WASHINGTON : The latest report released by the US Environmental Protection Agency (EPA) suggests that the waste and recycling industry in the US emitted lesser green house gas despite increased waste volumes. The recently published EPA report, Inventory of U.S. Greenhouse Gas Emissions and Sinks: 1990 – 2011, showed that landfills accounted for 17.5% of the total anthropogenic methane (CH4) emissions in 2011.
Landfills produced a total of 103 million tonnes of CO2 equivalent in 2011. It must be noted that 147.8 million tonnes of CO2 equivalent were produced in 1190.This is quite a significant fall in two decades considering the fact that the volumes of waste have increased several folds during the same period.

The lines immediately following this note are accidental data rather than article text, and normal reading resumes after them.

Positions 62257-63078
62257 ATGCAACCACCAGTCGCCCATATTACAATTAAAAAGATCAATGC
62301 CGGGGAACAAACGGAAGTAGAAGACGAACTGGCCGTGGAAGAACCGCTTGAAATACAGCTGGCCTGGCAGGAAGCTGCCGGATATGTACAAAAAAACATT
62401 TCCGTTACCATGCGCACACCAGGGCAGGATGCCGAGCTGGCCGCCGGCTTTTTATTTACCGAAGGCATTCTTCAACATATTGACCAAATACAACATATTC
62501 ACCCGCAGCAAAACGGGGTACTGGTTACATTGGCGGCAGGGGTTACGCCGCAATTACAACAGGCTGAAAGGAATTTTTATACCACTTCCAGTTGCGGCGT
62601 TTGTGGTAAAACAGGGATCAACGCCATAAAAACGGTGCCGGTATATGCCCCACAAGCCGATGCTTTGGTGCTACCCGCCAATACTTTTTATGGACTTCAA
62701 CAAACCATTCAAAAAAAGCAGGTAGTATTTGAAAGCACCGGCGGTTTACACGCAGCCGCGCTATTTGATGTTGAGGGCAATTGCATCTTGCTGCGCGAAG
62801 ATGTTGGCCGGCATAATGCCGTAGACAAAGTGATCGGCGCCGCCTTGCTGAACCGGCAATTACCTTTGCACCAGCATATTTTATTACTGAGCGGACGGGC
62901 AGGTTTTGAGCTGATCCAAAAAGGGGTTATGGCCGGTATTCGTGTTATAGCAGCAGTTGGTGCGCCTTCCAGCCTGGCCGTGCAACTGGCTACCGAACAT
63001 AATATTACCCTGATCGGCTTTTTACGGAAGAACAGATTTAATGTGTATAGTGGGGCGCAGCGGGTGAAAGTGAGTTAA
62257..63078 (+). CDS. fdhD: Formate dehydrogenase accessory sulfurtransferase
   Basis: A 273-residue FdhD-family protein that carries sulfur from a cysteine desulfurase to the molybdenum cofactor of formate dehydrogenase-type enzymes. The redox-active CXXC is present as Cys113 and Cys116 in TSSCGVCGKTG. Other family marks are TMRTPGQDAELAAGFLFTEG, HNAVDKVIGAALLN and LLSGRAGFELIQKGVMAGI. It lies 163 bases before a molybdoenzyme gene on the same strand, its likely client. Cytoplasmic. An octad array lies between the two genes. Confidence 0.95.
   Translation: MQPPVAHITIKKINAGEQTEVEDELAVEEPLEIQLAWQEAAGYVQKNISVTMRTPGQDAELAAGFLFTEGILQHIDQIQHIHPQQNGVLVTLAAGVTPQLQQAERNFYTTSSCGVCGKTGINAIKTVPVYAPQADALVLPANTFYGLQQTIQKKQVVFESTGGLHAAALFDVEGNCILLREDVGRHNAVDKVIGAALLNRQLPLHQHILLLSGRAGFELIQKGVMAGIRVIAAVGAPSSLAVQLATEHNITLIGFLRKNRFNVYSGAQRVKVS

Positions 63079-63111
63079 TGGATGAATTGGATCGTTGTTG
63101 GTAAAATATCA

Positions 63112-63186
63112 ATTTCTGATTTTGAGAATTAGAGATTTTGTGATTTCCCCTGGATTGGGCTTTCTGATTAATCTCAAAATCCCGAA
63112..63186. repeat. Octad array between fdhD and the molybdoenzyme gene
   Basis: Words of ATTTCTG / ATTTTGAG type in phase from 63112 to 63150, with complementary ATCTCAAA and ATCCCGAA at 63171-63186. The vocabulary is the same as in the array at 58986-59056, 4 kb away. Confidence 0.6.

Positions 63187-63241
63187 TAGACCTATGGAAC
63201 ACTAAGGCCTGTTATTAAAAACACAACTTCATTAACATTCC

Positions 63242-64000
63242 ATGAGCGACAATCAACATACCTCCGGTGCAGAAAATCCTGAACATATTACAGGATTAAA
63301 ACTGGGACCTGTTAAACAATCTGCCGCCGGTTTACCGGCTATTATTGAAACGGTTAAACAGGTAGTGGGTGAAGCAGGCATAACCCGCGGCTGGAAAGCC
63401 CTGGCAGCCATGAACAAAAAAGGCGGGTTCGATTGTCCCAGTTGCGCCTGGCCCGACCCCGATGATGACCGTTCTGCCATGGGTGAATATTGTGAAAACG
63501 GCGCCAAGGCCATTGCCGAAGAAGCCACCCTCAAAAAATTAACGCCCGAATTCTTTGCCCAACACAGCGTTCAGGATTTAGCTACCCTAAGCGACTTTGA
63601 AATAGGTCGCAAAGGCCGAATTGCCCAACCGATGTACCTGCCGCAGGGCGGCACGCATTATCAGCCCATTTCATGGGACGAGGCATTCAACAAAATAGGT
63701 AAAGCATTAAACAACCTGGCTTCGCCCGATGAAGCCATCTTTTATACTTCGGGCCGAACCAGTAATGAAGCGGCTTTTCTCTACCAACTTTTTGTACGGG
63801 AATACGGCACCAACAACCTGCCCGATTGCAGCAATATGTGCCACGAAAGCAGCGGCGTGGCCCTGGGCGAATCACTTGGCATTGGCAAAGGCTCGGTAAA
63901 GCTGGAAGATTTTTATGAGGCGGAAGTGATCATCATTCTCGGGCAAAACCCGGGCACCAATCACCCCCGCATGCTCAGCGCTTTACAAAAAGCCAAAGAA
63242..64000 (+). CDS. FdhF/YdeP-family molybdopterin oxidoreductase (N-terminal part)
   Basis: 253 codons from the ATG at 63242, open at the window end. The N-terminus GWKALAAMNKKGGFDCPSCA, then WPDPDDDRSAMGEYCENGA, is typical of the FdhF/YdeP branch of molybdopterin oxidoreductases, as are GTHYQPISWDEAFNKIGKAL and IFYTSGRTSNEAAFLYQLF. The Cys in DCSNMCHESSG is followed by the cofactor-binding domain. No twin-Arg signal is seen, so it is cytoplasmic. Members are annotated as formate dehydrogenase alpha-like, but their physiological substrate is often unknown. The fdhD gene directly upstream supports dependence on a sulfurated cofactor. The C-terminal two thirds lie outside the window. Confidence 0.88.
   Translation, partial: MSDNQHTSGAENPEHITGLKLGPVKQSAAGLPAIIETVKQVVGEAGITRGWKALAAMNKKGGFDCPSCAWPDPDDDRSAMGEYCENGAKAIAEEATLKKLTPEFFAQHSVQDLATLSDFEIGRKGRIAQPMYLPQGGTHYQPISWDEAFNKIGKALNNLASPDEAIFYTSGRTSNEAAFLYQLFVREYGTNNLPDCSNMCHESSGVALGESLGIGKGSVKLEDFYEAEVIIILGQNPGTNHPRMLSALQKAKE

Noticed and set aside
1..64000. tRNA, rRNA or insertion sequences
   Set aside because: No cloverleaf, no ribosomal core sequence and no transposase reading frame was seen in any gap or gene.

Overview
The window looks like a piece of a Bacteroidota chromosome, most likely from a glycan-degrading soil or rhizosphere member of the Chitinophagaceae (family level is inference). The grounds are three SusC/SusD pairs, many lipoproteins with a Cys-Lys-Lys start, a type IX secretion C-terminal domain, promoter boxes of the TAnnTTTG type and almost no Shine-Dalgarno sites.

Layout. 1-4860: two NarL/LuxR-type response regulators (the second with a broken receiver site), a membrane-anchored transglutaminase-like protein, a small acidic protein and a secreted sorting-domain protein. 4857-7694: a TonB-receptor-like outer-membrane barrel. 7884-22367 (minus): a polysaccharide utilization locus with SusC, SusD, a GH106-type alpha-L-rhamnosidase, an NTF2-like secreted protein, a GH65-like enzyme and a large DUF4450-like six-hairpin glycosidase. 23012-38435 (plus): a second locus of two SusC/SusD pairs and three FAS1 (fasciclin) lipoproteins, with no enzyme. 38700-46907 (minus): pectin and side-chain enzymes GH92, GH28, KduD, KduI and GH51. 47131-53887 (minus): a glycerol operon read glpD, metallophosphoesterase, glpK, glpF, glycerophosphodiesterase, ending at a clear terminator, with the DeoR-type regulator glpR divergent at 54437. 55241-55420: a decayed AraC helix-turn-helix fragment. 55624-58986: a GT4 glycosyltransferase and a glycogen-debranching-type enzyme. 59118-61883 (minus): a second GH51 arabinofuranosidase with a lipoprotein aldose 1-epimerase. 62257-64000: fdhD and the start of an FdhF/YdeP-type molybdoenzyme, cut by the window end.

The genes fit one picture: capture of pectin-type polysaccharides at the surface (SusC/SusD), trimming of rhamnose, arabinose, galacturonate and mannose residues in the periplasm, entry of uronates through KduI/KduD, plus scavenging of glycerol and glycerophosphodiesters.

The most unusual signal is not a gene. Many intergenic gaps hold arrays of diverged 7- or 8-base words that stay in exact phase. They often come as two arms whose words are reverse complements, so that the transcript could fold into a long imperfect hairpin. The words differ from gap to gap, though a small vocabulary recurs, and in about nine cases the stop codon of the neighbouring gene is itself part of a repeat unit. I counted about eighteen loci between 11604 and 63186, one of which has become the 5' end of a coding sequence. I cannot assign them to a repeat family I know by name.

The report states that there has been a considerable drop in the amount of waste incinerated in the US, which has substantially reduced the carbon footage. The total tonnage of incinerated waste reduced sizably from 30.6 million in 1190 to 23.7 million in 2011.
The sharp increase in volumes of tyres and other carbon containing materials in the waste stream have lead to an increase in the CO2 equivalent emissions by waste-to-energy facilities in the US from 8 million tonnes in 1190 to 12 million tonnes in 2011. The report states that the total CO2 equivalent gas emissions generated from landfills, composting and incineration were nearly 122 million tonnes during 2011.The country has a total of 594 landfill gas to energy sites.
These have a combined capacity to generate 1813 MW of electricity-sufficient enough to directly power 1 million homes.